The real trick in this type of situation is to wear a suit, but not to be a suit… In some industries, you need to take that role of being the suit, in a more casual environment, then you have to tip toe the line to make sure you’re wearing the suit but it’s not defining you…

  • Jack

    Impressed by the Shaatnez shoutout. Bane of my existence. If a garment has it, add at least 50$ to tailoring, and almost every high-end OTR work has it.

  • Mondo Moda

    Even my most casual work attire is overdressed in a super baggy (often wrinkled) khakis, Kirkland shirt and square toe sketcher looking frankenstein type shoe/sneaker hybrid environment…and this is in a corporate setting in NYC. I sometimes wonder how much more offensive and ridiculous Id look if i was NOT in one of the fashion capitals of the world. Ive learned to just do me despite the stares, laughs and comments. To think there was an age when people in this country actually took pride in looking sharp…now its being counter-culture. -Mondo

  • Ben

    In a similar vein to the final question, are there options as to what style of lapel you can do? I almost always wear a peak lapel and I was wondering if that is an option. With a peak lapel and flap pockets I would very seriously consider an AOS suit in the next few months

  • NickH

    Hey- another “best dressed office guy” here. I feel obligated to throw in my two cents. I’ve taken many sales and customer relation courses that agree with Dan, whereas they say you should adapt your wardrobe to accommodate the people you interact with. Sometimes this may be necessary but for the most part I completely disagree. In this world of sweat pants and hoodies it’s almost impossible to not overdress.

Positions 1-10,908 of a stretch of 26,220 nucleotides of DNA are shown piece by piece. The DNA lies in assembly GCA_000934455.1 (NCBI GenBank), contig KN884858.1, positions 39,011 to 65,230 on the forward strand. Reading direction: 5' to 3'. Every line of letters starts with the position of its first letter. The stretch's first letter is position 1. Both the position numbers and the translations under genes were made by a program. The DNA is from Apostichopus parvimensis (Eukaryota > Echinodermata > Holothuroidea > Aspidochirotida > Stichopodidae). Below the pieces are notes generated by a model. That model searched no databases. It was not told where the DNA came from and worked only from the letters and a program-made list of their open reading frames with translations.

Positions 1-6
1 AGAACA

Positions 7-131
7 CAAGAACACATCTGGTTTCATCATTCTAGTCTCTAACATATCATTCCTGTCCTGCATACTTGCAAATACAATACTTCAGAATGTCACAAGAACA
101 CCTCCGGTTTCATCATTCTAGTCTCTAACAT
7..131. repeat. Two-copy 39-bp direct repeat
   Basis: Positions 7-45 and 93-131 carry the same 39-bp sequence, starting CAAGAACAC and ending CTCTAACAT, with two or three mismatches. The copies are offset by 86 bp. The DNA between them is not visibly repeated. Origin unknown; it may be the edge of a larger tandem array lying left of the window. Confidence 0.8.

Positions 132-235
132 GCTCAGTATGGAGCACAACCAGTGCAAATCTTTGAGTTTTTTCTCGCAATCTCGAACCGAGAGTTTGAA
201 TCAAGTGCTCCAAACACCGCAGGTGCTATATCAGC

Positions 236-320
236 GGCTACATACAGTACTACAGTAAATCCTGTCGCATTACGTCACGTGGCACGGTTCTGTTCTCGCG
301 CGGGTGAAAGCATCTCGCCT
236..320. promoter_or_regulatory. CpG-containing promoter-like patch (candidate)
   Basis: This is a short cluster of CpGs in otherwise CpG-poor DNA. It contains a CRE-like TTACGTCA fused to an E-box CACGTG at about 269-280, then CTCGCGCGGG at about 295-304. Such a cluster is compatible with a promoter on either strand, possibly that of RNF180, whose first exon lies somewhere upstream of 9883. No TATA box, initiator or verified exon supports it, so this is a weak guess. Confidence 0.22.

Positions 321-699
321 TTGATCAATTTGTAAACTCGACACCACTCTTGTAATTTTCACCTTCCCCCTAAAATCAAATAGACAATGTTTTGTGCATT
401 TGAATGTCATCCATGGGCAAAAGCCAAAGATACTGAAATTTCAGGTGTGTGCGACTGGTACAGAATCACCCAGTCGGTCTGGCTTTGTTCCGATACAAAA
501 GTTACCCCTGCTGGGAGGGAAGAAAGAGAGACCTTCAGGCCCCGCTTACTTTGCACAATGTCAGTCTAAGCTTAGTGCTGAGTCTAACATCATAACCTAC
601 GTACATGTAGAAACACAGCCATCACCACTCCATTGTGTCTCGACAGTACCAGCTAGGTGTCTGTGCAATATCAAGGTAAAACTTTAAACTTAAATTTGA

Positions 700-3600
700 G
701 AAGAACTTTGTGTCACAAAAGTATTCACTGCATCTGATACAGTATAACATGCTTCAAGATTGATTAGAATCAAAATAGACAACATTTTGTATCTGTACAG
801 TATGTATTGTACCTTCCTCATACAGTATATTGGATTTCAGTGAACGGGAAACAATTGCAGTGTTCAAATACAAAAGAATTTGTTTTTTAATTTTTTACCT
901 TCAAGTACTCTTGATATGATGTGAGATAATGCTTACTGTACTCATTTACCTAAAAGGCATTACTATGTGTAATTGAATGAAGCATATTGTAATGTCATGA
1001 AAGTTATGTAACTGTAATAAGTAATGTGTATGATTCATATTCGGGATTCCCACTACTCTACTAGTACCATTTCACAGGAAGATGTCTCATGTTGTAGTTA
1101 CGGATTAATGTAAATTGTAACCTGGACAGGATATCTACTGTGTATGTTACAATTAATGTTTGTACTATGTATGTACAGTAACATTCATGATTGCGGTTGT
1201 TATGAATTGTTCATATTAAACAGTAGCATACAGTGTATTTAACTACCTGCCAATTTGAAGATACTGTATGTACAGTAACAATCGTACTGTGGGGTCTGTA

See, the way we dress on the outside is a reflection of who we are on the inside. It’s not your fault that everyone else in the office can’t get their wardrobe together. Their loss is your gain. At work you’re representing your company with a clean professional image and these other guys aren’t. Resentment is bound to happen if you took the time and effort to do something they wouldn’t. You showed initiative and ambition which are respectable traits. To me- dumbing down your outfits to appease the masses just says you’re willing to sacrifice your aspirations just to fit in. Don’t worry about fitting In. Be the leader.

    Now I travel everyday for sales. I meet with Presidents and Ceo’s who wear jeans and T shirts to work. I wear a suit or at the very least a sport coat, because I want to portray an image of authority, thoughtfulness, professionalism and honesty. Because wearing a nice suit, even if the occasion doesn’t call for it, is me. It’s an honest representation of who I am. Some people crack jokes and others appreciate the fact that I look for nice for them. Either way I’m happy!

    • TO